4 Sep 2023

The Gospel Music Festival that WANTS to attract atheists

The UK's gospel music scene is blooming lately, with new artists, events and award shows popping up each month. This year, for the very first time, a festival for gospel music lovers will take place in Liverpool and director, Anu Omideyi, says atheists will be in attendance.

Atheism and Christianity have directly opposed beliefs, with atheists believing there is no God whilst Christians believing in the one true God, so why will atheists be at a gospel music festival? Director Anu Omiyedi says it's because they want everyone, no matter what their beliefs, to come and enjoy the wonders of gospel music and for the festival to be an entry point in to the Christian faith: "this is a festival where everybody can come, people that love and know gospel music, that are really strong in faith and want to enjoy and want to get stuck into the worship, but also they can do so alongside people that have never walked into a religious or faith-based atmosphere before and who will tell you that they never will.

We're trying to attract the people that say, 'I'm an atheist, I don't believe, I have never', I'm quite serious about it, I know a few that are coming. We want to be that entry point in that event that opens the window and says, 'look here, this is what's available to you and this is the music.'"

The Gospel Music Festival, taking place on the 9th of September 2023, aims to bring the heart of God to people. Omiyedi says that they've sought God throughout the process of putting the event together, wanting to ensure it's truly a place for all people and somewhere people can come if they don't believe and feel safe: “it's absolutely the place that you say to that loved one that you've been praying for, for you know the last 10 years, come along, just enjoy this. This isn't confronting, this is music and it's fun and everyone can sit alongside it.

I'm reminded of several scriptures that I've been really focusing on in the run up to this, just trying to really make sure I get this right with God, saying to Him ‘I don't want to go too far to the left and I don't want to go too far to the right. I need to really make sure that we represent your heart here.’”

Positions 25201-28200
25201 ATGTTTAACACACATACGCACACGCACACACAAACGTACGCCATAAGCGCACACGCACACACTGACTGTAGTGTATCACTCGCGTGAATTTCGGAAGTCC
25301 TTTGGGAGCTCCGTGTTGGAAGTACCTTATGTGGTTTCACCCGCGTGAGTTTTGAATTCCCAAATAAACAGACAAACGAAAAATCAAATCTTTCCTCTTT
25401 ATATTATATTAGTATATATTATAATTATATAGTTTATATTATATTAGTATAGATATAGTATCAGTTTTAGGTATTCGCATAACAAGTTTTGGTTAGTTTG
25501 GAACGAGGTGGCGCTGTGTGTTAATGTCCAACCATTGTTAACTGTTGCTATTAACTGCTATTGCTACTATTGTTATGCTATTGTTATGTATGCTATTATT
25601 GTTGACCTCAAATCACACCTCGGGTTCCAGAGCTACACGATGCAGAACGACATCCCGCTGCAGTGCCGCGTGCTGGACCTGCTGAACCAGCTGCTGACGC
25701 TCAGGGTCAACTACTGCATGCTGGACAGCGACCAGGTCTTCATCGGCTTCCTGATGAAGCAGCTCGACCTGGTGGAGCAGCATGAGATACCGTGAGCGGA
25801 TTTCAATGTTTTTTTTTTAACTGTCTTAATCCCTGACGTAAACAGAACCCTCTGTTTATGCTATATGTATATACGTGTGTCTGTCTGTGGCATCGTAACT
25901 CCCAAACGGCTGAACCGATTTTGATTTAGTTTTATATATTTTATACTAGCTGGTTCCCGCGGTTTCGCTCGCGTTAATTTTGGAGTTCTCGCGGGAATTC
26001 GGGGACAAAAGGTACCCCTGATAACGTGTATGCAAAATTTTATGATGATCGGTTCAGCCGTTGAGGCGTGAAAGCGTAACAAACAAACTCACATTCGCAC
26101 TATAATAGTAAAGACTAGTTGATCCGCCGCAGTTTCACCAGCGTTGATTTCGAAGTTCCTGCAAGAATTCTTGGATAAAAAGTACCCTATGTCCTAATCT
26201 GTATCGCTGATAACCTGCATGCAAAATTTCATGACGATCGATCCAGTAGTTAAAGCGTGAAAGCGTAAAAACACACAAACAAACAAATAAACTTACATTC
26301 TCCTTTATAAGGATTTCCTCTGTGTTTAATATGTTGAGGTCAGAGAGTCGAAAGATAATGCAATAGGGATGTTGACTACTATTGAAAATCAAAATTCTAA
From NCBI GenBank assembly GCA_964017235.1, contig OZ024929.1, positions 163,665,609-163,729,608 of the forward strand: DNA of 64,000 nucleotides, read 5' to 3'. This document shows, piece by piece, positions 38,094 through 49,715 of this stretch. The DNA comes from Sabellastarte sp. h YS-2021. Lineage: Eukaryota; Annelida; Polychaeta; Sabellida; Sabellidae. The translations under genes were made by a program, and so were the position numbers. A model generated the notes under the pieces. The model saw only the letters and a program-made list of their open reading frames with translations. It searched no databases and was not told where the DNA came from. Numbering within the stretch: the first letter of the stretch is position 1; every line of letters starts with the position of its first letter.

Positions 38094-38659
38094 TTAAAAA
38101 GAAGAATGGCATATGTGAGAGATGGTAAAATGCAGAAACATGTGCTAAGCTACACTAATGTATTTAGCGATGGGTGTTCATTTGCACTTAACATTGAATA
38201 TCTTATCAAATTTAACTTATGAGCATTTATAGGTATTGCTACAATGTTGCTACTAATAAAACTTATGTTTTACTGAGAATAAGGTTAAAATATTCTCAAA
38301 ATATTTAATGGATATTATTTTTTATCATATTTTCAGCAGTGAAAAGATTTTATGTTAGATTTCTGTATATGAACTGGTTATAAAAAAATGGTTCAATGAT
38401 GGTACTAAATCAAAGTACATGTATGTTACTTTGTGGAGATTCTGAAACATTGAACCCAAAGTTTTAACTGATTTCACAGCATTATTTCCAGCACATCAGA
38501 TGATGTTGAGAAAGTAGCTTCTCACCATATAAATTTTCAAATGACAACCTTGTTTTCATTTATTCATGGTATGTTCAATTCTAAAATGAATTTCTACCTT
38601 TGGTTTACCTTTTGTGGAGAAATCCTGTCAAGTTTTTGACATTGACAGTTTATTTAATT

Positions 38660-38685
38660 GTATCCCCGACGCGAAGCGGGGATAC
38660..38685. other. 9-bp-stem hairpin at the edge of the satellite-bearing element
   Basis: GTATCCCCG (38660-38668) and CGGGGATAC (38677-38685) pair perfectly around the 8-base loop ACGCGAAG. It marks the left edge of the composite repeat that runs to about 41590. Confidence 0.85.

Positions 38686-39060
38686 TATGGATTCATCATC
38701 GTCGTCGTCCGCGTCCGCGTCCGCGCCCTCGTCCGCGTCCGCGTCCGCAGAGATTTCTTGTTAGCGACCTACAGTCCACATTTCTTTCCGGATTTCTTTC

The Kingdom Choir at the Santa Barbra Bowl

Kicking of Gospel Heritage Month with a bang, the festival is being held in Liverpool as opposed to further down south where many would expect such a monumental event to take place. Omiyedi says Liverpool has historical significance for the heritage of Black people in the UK and they wanted it to be there: "Liverpool is a really important place for the heritage of Black music and Black people in this country. Liverpool was the trading port that the author of the well-known gospel song Amazing Grace, John Newton, used to trade quite significantly. He had that experience and that awakening of being a slave trader and coming to the realization of what he was doing and that change around and that finding God, which led to the song, Amazing Grace.

Do you know that Liverpool accounted for over 80% of slavery in the transatlantic slave trade. It's crazy. So, when you say why Liverpool and when you say Gospel Hit Music Heritage Month, there’s a lot there that ties it all in."

Promising to be a welcoming, non-confronting event where all can enjoy the sounds of gospel music, the Gospel Music Festival is one to bring anyone, no matter what beliefs, culture, or race. Headlined my the likes of The Kingdom Choir and Calledout Music, some of the gospel music worlds best artists will be gracing the stage to bring the house down in Liverpool.

To get your tickets and find out more about what's on the agenda visit www.liverpoollighthouse.com/lgmf.

Catch Cassandra weekdays at 6pm on Premier Gospel Radio. 

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